Drink your tea slowly and reverently, as if it is the axis on which the world earth revolves—slowly, evenly, without rushing toward the future. Live the actual moment. Only this moment is life.—Thich Naht Hanh

During Saturday’s Virtual Retreat, one of our participants mentioned her morning tea making and sipping as a tranquility ritual and, as she described it, the above quote came to mind.

Here’s a video of Thich Naht Hanh describing the practice to Oprah and another of his quotes:

You must be completely awake in the present to enjoy the tea.
Only in the awareness of the present, can your hands feel the pleasant warmth of the cup.
Only in the present, can you savor the aroma, taste the sweetness, appreciate the delicacy.
If you are ruminating about the past, or worrying about the
future, you will completely miss the experience of enjoying the cup of tea.
You will look down at the cup, and the tea will be gone. Life is like that.
If you are not fully present, you will look around and it will be gone.
You will have missed the feel, the aroma, the delicacy and beauty of life.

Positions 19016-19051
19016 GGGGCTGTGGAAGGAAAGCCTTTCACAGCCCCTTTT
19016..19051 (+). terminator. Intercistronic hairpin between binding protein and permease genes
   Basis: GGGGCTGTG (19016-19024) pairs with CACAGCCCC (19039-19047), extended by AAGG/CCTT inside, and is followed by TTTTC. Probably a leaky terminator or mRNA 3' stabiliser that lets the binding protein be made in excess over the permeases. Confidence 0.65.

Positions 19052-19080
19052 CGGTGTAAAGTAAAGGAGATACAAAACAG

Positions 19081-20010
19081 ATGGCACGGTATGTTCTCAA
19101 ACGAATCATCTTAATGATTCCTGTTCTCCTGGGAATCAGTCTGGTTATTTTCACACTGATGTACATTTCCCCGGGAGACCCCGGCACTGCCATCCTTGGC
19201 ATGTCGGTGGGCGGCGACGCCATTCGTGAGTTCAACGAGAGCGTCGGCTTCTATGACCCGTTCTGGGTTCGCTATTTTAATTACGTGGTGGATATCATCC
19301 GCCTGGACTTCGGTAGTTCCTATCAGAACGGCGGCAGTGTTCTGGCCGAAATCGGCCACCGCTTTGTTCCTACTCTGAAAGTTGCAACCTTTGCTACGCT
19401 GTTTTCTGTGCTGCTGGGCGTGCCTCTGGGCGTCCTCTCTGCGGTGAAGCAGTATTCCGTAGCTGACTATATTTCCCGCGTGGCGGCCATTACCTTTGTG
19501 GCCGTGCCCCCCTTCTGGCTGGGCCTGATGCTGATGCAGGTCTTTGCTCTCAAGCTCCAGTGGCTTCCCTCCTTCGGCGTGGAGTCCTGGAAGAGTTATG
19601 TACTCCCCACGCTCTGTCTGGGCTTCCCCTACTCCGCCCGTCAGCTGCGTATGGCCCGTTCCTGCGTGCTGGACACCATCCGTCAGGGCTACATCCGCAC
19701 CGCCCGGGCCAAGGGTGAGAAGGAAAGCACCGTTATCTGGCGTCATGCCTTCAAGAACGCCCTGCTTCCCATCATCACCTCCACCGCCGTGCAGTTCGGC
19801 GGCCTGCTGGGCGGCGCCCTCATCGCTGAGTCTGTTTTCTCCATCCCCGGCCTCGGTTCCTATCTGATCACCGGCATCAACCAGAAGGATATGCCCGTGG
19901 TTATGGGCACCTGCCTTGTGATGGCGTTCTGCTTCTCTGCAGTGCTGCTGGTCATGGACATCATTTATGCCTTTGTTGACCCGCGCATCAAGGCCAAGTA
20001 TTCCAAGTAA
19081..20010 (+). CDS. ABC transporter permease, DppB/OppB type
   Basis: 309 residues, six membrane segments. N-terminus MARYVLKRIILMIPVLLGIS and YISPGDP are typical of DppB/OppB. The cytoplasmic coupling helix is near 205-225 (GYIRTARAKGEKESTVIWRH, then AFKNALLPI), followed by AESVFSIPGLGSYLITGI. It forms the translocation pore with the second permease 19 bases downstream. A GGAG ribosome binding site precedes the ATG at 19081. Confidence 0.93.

It will seem to be speeding past you. The past is finished.
Learn from it and let it go.
The future is not even here yet. Plan for it, but do not waste your time worrying about it.
Worrying is worthless.
When you stop ruminating about what has already happened, when
you stop worrying about what might never happen, then you will be in the present moment.
Then you will begin to experience joy in life.

Tea sipping has been a daily habit of mine for years. I even travel with favorite tea bags to avoid those awkward “we only have Lipton black tea” moments and tote a tea spoon infuser with loose leaf green tea sprinkled with roses from Paris to the office.

As I sit with therapy clients, I often have a cup within reach and a few clients said they chose me as a therapist because of the mention of tea in my Psychology Today profile. There is comfort in holding the warm mug, smelling the aroma, and tasting the infusion—especially during therapy.

I often encourage holding a tea mug and savoring tea to clients in need of a comfort prop in anxiety-filled environments. It can have a calming effect, gives us something to do with our hands, and encourages slowing down.

Earlier today I met with a friend over a pot of jasmine tea to practice brush hand lettering. Now, I’m off to teach a two-hour Writing Lab at Tranquil Space/YogaWorks and plan to have a mug in hand during the process. Tea is comfort and joy all rolled into one.

Thich Naht Hanh’s quotes remind how we can use an everyday ritual such as tea sipping to connect with the present moment. Sip tea. Slow down. Be present. Savor. This is tea. This is life. Bisous. x